I have two questions about hunting and fishing: First, is it is ethical to use powerful machinery and high-technology to find and harvest fish and game? Second, is "professional" fishing ethical? It is unlikely that the human race would have survived without the dietary protein derived from hunting and fishing. At some point, hunters and fishers became "sportsmen" as well as providers, but still universally accepted the ethical principle that one must kill or catch only what would be used as food for the family. For my 70 years thus far on this earth, I have sought and caught fish to cook, and eat; and I have hunted and killed game birds and animals to cook and eat. Any excess has always been given to others for consumption or preserved for future meals. I regard this practice as ethical and in a proud human tradition dating from as far back as ancestry can be imagined. My hunting has always been on foot or horseback, sometime accompanied by a dog, and my fishing from the bank or in a small boat propelled by a paddle or a small outboard engine. As between my prey and myself, I have usually been the underdog, or, on a very productive day, we have been evenly matched. I do not pretend that my equipment has been primitive, but the contest has largely been a balanced one--matching my wits and ability and basic tackle and firearms with the instincts and wariness of the fish or game and the challenge of the elements. However, it disturbs me to see this balance upset by overpowering machinery, such as hunting winter animals from helicopters, trolling for big-game fish using hundreds of gallons of fuel to pull a lure through the water, or using high-technology such as pinpointing the location and depth of schools of fish using sonar. Although it is a fine line, I know, I regard giving the hunter or fisher this overpowering technical superiority as unethical. Do you have any thoughts or references on this issue? The second question raises an even more disturbing ethical issue for me.. How can it be ethical to have "professional" fishermen who catch as many fish as they possibly can, using all of the gadgets and gismos on the market to give them an advantage, not for the traditional goals of fishing, but for payments from sponsors and prize money, all in the name of entertainment? It is not unusual for hundreds of boats to enter "tournaments" where huge financial rewards are to be had by the professional fishermen who catch the most or the biggest of the targeted species of gamefish. Meanwhile, all of our game fisheries, fresh and salt, are being depleted by over-fishing, pollution, and other stresses. I regard so-called "professional fishing" as unethical. Do you have any thoughts or reverences on this issue. A related practice that I regard as unethical is "trophy" hunting and fishing, but in order not to make this question too long, I will save that one for another day unless you find that the answer is the same. Thank you.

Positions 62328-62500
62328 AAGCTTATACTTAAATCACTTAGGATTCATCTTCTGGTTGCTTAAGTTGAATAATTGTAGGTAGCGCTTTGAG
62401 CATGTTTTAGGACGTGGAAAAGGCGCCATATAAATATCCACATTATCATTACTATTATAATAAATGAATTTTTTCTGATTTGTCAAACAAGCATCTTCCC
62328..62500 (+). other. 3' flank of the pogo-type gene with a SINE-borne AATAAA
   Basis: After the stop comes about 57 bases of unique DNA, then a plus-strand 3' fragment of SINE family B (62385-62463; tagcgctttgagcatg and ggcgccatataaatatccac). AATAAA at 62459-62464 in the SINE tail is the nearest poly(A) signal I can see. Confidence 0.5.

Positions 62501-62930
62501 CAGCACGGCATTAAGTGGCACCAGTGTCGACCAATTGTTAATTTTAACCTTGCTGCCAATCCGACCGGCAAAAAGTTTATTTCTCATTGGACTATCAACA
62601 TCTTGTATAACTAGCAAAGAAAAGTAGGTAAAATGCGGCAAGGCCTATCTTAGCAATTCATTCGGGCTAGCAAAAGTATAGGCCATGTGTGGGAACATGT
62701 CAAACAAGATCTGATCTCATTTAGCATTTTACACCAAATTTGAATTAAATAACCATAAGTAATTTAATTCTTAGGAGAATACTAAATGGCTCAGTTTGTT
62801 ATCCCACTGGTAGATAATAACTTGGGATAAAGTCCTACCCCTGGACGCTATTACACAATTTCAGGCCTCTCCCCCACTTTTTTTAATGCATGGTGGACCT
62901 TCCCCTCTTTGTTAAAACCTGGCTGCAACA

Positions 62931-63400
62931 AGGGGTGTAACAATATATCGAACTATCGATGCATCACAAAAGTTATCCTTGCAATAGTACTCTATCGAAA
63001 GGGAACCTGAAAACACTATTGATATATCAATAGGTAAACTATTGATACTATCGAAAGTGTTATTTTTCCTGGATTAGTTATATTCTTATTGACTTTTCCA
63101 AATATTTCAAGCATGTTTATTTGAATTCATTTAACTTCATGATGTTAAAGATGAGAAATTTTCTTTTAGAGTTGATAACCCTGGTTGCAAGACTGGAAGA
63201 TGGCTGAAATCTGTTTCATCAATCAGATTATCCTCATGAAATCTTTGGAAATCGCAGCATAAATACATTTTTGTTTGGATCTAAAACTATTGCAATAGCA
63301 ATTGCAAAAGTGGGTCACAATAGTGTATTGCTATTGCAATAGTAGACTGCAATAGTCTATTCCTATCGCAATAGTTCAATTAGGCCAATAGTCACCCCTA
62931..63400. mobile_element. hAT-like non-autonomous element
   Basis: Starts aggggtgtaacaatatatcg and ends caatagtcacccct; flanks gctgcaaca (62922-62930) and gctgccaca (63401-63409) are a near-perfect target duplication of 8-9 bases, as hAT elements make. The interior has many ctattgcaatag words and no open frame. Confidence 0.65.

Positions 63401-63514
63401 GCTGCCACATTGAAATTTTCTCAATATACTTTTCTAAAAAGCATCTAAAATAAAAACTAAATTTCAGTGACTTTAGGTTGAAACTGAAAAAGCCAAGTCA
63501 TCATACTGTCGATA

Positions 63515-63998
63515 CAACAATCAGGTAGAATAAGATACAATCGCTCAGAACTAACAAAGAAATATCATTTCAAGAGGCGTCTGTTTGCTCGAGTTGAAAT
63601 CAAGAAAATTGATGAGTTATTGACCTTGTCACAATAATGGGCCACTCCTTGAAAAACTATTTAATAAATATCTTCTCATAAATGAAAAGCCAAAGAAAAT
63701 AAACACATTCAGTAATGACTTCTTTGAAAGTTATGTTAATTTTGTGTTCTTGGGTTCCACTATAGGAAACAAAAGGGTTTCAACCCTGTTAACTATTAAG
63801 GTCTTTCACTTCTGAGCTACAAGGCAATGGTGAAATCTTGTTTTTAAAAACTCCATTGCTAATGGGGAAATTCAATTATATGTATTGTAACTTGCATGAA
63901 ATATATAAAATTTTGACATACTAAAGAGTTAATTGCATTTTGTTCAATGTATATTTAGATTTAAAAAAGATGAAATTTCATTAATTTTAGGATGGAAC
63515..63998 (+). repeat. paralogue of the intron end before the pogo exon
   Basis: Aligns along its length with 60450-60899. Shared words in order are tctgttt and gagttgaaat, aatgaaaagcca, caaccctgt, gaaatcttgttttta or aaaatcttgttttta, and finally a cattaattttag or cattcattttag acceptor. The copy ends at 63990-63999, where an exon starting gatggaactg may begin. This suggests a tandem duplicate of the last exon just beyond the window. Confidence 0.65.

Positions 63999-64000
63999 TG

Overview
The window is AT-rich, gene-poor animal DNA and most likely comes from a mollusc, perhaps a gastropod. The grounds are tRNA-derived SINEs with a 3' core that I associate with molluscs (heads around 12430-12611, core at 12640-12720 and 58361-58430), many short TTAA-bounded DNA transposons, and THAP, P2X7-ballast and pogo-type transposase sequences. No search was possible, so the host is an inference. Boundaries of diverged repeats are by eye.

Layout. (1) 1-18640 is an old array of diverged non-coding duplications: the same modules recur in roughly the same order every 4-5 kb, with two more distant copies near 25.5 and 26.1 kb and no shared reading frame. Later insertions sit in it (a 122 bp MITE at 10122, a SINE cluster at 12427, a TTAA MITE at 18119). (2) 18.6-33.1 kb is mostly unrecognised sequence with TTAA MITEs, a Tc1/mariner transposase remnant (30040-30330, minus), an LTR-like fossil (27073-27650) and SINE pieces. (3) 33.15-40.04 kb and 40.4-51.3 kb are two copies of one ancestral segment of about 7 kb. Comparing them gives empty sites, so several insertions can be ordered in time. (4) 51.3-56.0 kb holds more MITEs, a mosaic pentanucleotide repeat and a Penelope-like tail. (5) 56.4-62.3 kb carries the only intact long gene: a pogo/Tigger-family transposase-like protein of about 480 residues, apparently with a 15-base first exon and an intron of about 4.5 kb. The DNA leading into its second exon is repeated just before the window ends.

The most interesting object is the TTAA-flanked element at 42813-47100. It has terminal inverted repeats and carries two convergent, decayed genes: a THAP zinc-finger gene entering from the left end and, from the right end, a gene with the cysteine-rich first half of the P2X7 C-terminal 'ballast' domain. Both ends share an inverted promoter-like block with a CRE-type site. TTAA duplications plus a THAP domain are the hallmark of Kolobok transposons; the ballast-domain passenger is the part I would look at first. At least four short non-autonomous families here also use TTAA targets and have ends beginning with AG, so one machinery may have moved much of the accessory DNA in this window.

I think you would really enjoy a new anthology from Wiley-Blackwell--Hunting. It is written largely by and for hunters, and looks at the sort of ethical questions you raise in a way you will find hospitable.

I think hunting is extremely difficult to justify. Though once necessary to obtain necessary nutrients, clothing, etc., killing animals to obtain these things is no longer necessary. It doesn't really help justify hunting/fishing to eat what you kill, if you could have eaten something else.

Even assuming it was necessary to eat meat, it would still be problematic to engage in killing as a recreational leisure activity--which is what hunting/fishing are for most people. If the main goal of sport hunting/fishing are having fun, and food is just a byproduct, something odd is going on (as I argue here). But now getting to you question...

Hunters who are concerned about fairness at least see animals as "subjects" instead of merely as "objects." That's all to the good. Fair hunters will probably kill far fewer animals. But should they really think in terms of fairness? Hunting an animal is not a sport involving two competitors, since the animal doesn't participate voluntarily and has no idea what's going on. In a competition between two humans, fairness is mutually beneficial, but that's not necessarily so in the case of hunting and fishing. The "unfair" hunter at a hunting ranch will lure a tame animal to a hunting station, and then shoot him at close range with a powerful rifle. The "fair" hunter might chase a terrified deer for miles, and then shoot him from a distance with a bow and arrow, so the animal dies a slower death. The extra "fairness" in the second case doesn't benefit the deer, and in fact harms him!

I agree with you that all hunting is not equal, and if one is going to hunt, one should do it "the right way." But the right way, it seems to me, is just less wanton and more humane, not necessarily the way that involves concepts of fairness imported from human sport.

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